UTERUS, AMNIOTIC FLUID EMBOLISM
Alexandre Couvelaire (1873-1948) described a
pathologic condition that he called uteroplacental apoplexy, but which is
better known as Couvelaire uterus. It is usually associated with premature
separation of the placenta. The uterus, and occasionally the tubes and ovaries,
becomes bluish or purplish in color and may resemble an ovarian cyst with a
twisted pedicle. Occasionally, bloody ﬂuid is found in the broad ligament and
even in the peritoneal cavity. In some cases, the uterus is unable to contract
and remains atonic even after being emptied vaginally or by cesarean section.
Hysterectomy is often necessary in order to check the continuous bleeding from
these atonic uteri.
The real cause of this condition is not well under-stood, except for the fact that it is usually associated with the severest form of abruptio placentae, particularly when the hemorrhage remains concealed. Because of the collection of blood behind the placenta, some authors believe that the blood inﬁltrates between the muscular ﬁbers of the uterus, reaches the peritoneal surface, and eventually seeps into the peritoneal cavity. The intramuscular hemorrhage dissociates the muscular ﬁbers and, probably through a toxic process, these ﬁbers lose their contractile properties. Similar hemorrhage can be seen in the decidua overlying the muscular area that is inﬁltrated with blood. It has also been believed that the process is associated with consumption of clotting factors, frequently observed in cases of placental separation. The unclotted blood from the oozing area of placental implantation may inﬁltrate the surrounding decidua and uterine muscle, giving rise to the ecchymotic areas seen in Couvelaire uterus.
embolism by amniotic ﬂuid is a rare but frequently fatal complication of labor
in which it has been hypothesized that amniotic ﬂuid containing fetal squamous
cells and hair enters the maternal vascular system and becomes lodged in the
pulmonary vascular bed. Mechanical obstruction and anaphylaxis combine to
produce an often fatal clinical course. The term anaphylactoid syndrome of
pregnancy has been suggested but has not received wide acceptance.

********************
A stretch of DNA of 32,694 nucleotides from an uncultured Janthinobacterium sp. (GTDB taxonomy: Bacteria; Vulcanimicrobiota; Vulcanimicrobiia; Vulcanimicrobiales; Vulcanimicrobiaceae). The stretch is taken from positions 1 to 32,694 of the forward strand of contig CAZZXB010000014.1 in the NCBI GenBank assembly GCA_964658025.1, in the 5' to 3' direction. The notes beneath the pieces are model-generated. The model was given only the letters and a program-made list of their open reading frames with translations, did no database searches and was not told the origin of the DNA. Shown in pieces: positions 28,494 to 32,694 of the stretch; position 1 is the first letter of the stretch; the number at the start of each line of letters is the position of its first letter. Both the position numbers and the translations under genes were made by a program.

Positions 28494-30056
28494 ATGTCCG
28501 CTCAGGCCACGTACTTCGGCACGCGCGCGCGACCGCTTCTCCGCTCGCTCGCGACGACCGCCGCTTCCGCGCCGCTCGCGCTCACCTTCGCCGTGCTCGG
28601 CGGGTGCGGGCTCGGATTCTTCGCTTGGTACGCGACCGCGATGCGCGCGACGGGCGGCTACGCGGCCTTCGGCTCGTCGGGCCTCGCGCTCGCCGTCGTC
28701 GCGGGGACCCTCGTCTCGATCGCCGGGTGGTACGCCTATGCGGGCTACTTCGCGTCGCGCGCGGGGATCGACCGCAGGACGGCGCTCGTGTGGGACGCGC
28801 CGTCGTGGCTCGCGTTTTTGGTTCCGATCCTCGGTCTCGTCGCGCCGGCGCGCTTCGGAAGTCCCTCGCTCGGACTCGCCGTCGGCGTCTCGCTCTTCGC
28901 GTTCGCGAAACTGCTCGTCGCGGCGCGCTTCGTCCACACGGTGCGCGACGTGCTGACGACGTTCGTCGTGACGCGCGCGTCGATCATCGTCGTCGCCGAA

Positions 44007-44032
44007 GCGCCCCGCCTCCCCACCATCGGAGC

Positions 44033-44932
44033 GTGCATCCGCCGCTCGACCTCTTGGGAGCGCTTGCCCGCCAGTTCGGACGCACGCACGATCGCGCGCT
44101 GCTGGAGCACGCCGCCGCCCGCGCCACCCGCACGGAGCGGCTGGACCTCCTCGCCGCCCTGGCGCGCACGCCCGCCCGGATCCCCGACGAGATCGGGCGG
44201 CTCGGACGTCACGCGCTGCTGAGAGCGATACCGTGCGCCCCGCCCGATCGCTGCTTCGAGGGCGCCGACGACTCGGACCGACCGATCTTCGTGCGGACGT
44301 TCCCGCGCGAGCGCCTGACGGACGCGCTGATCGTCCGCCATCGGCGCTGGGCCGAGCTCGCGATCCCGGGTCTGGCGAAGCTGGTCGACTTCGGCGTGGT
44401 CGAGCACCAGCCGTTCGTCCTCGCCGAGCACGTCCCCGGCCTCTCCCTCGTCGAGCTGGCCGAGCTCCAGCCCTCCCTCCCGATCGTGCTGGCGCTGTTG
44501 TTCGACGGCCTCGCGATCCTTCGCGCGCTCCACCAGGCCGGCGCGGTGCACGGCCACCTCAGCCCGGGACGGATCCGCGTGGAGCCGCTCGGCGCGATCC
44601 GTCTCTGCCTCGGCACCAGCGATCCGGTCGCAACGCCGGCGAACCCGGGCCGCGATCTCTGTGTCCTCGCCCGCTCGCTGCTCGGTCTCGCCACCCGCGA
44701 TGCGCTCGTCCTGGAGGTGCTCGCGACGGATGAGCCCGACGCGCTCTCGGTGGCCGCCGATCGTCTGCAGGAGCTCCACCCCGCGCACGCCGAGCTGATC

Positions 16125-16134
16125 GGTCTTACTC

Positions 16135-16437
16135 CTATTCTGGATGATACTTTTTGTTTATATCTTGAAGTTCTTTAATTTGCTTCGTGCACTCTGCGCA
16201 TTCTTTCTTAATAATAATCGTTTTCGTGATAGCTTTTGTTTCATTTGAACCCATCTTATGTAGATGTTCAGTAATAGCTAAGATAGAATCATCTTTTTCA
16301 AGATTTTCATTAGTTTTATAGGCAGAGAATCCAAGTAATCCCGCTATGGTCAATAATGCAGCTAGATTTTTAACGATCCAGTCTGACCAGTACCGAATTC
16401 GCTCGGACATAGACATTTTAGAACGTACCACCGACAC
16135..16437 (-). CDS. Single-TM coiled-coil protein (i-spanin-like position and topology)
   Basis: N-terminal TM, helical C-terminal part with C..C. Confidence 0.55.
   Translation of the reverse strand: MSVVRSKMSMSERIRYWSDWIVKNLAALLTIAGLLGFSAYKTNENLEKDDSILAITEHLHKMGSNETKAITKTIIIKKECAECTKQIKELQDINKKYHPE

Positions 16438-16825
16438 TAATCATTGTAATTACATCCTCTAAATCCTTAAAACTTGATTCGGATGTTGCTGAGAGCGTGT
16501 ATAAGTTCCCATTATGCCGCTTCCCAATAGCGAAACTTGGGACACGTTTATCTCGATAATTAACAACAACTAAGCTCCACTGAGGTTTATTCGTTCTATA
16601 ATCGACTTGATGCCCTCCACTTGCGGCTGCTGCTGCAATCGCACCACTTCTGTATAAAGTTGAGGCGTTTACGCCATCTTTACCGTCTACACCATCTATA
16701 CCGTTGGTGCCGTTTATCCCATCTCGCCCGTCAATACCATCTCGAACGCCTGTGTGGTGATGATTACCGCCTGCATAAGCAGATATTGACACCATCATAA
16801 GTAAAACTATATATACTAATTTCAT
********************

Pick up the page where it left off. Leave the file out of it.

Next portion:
Clinically, the condition occurs more frequently in multiparas who develop
tetanic contractions of the uterus after rupture of the membranes. The symptoms
are usually observed near the end of the second stage and consist of dyspnea,
cyanosis, and peripheral circulatory failure. Death frequently follows within a
few hours. Although the condition is rare (1 in 30,000 deliveries), it is one
of the most common causes of maternal mortality in the United States and other
The etiology and
pathogenesis of this process are obscure. It is thought that the particulate matter of the amniotic
ﬂuid is forced into the venous channels of the uterus by powerful uterine
contractions. Tears in the fetal membranes or placenta, separation of the
placenta and open sinuses from placenta previa, and uterine rupture are cited
as contributing causes that favor the dissemination of the amniotic ﬂuid. With
intravenous injection of human amniotic ﬂuid and meconium into animals, the
condition has been reproduced experimentally.
Although the condition
can be suspected clinically, microscopic examination of the lung is essential
for accurate diagnosis. Fetal ectodermal sloughed cells, vernix caseosa,
meconium, and lanugo hair can usually be seen in the pulmonary small arteries,
arterioles, and capillaries of these patients. Pulmonary infarction does not,
as a rule, develop. Inﬁltration of polymorphonuclear leukocytes can be seen
surrounding the embolic area.
Management consists of aggressive airway control and cardiovascular resuscitation (including myocardial support, inotropic agents and ﬂuids, and high-concentration oxygen therapy). The use of vasopressors has been reported to be successful. Correction and support for clotting defects (blood and platelets, fresh-frozen plasma, and cryoprecipitate as indicated) may be necessary. In women who suffer cardiac arrest before delivery, consideration should be given to perimortem cesarean delivery to improve newborn outcome. In those who have not suffered arrest, maternal considerations generally take precedence.